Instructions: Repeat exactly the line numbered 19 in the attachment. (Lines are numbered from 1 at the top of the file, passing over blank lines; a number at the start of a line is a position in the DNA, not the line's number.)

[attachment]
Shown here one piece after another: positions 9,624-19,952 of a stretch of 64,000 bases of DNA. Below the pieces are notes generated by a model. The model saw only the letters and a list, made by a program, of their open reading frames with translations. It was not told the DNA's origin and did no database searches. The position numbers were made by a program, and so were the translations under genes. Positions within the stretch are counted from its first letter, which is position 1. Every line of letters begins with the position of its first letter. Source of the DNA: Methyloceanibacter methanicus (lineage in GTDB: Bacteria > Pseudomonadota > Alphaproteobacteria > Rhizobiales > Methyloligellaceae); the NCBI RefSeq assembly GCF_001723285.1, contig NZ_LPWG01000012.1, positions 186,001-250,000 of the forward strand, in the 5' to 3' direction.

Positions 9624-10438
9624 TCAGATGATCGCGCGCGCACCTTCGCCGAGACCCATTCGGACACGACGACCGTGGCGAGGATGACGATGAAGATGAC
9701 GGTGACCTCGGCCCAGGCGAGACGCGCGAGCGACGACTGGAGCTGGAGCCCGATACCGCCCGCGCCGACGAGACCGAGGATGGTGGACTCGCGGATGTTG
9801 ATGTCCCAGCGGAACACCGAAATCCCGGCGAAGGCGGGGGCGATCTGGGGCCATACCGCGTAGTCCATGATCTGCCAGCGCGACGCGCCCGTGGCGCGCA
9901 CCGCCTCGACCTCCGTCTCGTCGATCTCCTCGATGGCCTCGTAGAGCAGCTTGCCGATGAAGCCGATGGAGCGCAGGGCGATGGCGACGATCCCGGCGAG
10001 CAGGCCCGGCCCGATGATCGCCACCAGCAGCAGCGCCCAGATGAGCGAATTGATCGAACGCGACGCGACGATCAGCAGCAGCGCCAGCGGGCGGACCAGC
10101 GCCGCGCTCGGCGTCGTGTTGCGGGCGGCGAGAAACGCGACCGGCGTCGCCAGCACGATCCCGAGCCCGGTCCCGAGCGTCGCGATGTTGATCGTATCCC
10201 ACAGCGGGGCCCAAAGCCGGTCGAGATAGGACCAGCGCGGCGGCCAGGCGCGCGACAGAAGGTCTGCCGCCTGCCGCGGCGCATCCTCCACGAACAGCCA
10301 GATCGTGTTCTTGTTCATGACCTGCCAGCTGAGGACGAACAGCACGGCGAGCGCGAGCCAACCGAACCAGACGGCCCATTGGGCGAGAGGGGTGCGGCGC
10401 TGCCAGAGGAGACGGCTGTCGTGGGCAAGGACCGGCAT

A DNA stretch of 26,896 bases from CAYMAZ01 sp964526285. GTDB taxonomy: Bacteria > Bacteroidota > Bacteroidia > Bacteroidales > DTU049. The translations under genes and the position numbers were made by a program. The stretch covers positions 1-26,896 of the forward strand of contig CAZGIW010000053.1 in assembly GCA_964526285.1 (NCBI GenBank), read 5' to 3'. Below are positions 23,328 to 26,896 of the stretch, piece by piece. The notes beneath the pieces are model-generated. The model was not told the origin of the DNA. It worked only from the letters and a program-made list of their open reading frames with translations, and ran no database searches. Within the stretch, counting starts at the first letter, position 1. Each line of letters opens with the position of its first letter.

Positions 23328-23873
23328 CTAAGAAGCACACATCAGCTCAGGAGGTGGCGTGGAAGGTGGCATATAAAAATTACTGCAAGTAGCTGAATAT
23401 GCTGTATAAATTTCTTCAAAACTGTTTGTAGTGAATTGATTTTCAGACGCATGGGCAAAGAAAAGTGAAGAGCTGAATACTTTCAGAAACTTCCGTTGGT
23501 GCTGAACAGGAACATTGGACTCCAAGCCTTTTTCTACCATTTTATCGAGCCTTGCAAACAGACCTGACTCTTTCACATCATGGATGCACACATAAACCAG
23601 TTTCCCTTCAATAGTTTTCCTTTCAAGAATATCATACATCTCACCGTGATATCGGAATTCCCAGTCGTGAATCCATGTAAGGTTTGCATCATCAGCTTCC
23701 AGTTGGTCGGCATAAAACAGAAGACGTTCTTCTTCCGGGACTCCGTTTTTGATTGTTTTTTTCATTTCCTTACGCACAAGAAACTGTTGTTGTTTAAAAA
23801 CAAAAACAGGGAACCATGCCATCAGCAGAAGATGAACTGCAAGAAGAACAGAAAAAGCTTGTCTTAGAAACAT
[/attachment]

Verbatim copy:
23801 CAAAAACAGGGAACCATGCCATCAGCAGAAGATGAACTGCAAGAAGAACAGAAAAAGCTTGTCTTAGAAACAT